Uttermost Part of the Earth: The Classic Book on Tierra del Fuego

Posted by on September 7th, 2012

This extraordinary book is on our “Suggested Reading” list for Argentina, and is particularly recommended for anyone traveling to Patagonia or Tierra del Fuego.

The first person account of E. Lucas Bridges (only the third child born in Tierra del Fuego to non-native parents), the book is a lesser-known classic that combines history, anthropology and adventure.

The author was born in 1874 in the new settlement of Ushuaia, which his father helped establish.  In 1887 his parents decided to create their own home 50 miles east of Ushuaia, in an area that had only previously been settled by coastal Yamana (or Yahgan) tribes.  The named it Estancia Harberton (after the village by the same name in Devon, England, where the author’s mother grew up; this estancia can still be visited as a day trip from Ushuaia).

The story is full of true adventure, with shipwrecks, castaways, survival stories, and tribal warfare.  The native Fuegians were among the last tribes encountered during the settlement of the Americas, remaining relatively untouched into the late 19th century.

Ona Tribesman from Tierra del Fuego

The heart of the book is the author’s experience not with the neighboring Yamana, but among the tribes inhabiting the island’s inland mountain ranges, the Ona.  Greatly feared by the coastal tribes, the Ona were skilled bow hunters and lived a challenging existence in a spectacular but often harsh and unforgiving environment.  As it states on the book’s cover, the author “is the only writer who lived amongst the native Fuegians in their original condition and recorded their ways.”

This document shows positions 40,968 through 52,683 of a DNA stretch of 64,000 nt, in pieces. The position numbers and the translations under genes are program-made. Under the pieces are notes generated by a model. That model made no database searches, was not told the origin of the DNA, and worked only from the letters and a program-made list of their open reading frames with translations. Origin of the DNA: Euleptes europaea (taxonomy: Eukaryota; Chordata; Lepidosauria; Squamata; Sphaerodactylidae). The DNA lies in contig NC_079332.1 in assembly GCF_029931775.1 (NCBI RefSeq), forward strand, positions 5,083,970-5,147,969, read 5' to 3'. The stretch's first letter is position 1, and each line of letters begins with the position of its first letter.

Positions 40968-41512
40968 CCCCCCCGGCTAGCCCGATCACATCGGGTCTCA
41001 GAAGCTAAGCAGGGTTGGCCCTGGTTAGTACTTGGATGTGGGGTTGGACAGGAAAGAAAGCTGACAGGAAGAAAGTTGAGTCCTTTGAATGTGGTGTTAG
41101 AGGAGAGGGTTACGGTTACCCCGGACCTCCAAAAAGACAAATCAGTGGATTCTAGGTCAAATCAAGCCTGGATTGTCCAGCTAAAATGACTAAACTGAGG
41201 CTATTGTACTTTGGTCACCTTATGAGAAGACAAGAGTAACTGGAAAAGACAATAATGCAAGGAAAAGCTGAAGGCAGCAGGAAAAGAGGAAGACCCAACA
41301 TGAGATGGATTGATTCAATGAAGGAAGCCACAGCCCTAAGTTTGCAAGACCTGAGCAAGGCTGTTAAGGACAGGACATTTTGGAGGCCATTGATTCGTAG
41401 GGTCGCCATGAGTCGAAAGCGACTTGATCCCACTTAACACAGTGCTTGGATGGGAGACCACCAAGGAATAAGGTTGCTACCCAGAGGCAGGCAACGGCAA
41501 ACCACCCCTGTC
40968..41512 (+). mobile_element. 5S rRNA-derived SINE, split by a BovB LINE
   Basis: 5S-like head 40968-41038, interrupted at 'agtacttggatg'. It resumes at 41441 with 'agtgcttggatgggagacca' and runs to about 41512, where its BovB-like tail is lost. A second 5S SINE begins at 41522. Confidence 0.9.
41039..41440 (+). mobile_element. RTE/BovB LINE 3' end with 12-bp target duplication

Significantly, and perhaps even uniquely, the author learned the native languages of the Ona and Yamana and became accepted into their rituals and customs.  He made considerable efforts to help the natives preserve their way of life and their dignity.  Over the course of three decades the author became an eloquent and sympathetic witness to the dramatic, and in many cases tragic, changes that took place among these traditional cultures.

The book itself is a work of art, with many photographs of the Ona and Yamana, and detailed maps of Tierra del Fuego.  One practical consideration:  due to its heft, you are not likely to want to carry it around while traveling, so give yourself some time to read it before you take off.  It has no equal in terms of understanding the history and people of this region.

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